(12) Accept for any of its purposes and functions under this compact any and all donations, and grants of money, equipment, supplies, materials and services (conditional or otherwise) from any state or the United States or any subdivision or agency thereof, from any interstate agency, or from any institution, person, firm or corporation, and may receive, utilize and dispose of the same.
(13) Establish and maintain such facilities as may be necessary for the transacting of its business. The commission may acquire, hold, and convey real and personal property and any interest therein.
(14) Enter into contracts and agreements, including but not limited to, interim reciprocal agreements with noncompacting states.
ARTICLE IX FINANCE
The commission shall submit to the governor or designated officer or officers of each compacting state a budget of its estimated expenditures for such period as may be required by the laws of that state for presentation to the legislature thereof.
Each of the commission's budgets of estimated expenditures shall contain specific recommendations of the amounts to be appropriated by each of the compacting states. The total amount of appropriations requested under any such budget shall be apportioned among the compacting states as follows: one-half in equal shares; one-fourth among the compacting states in accordance with the ratio of their populations to the total population of the compacting states, based on the last decennial federal census; and one-fourth among the compacting states in accordance with the ratio of industrialized/modular building units manufactured in each state to the total of all units manufactured in all of the compacting states.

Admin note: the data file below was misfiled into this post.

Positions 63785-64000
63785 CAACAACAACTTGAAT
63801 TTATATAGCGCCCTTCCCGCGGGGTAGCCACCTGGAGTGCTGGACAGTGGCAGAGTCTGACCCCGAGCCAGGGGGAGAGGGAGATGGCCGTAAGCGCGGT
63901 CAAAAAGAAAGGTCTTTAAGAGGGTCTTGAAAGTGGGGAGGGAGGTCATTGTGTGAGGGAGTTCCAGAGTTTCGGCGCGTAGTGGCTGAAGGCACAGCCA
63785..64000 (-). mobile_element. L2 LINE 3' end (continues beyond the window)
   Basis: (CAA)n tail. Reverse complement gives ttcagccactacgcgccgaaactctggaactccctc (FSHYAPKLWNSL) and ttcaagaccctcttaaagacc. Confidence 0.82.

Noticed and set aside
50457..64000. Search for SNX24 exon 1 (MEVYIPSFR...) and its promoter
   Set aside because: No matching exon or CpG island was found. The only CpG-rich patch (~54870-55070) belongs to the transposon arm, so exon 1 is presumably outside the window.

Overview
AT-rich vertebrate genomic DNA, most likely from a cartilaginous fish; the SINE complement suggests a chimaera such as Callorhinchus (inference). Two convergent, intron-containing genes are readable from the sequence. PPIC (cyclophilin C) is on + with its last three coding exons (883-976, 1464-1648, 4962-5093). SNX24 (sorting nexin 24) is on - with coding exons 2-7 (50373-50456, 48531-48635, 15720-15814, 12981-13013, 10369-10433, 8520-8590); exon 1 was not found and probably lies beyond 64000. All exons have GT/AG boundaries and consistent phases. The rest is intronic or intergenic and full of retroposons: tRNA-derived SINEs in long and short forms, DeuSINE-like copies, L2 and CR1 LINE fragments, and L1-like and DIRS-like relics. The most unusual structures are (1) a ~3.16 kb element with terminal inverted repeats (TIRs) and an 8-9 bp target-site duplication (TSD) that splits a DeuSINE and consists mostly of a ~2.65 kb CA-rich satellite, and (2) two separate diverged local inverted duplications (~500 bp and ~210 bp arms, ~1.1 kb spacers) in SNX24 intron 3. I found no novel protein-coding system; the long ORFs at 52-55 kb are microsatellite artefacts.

The commission shall not pledge the credit of any compacting state. The commission may meet any of its obligations in whole or in part with funds available to it by donations, grants, or sale of labels: provided that the commission takes specific action setting aside such funds prior to incurring any obligation to be met in whole or in part in such manner. Except where the commission makes use of funds available to it by donations, grants or sale of labels, the commission shall not incur any obligation prior to the allotment of funds by the compacting states adequate to meet the same.
The commission shall keep accurate accounts of all receipts and disbursements. The receipts and disbursements of the commission shall be subject to the audit and accounting procedures established under its bylaws. All receipts and disbursements of funds handled by the commission shall be audited yearly by a certified or licensed public accountant and the report of the audit shall be included in and become part of the annual report of the commission.
The accounts of the commission shall be open at any reasonable time for inspection by duly constituted officers of the compacting states and any person authorized by the commission.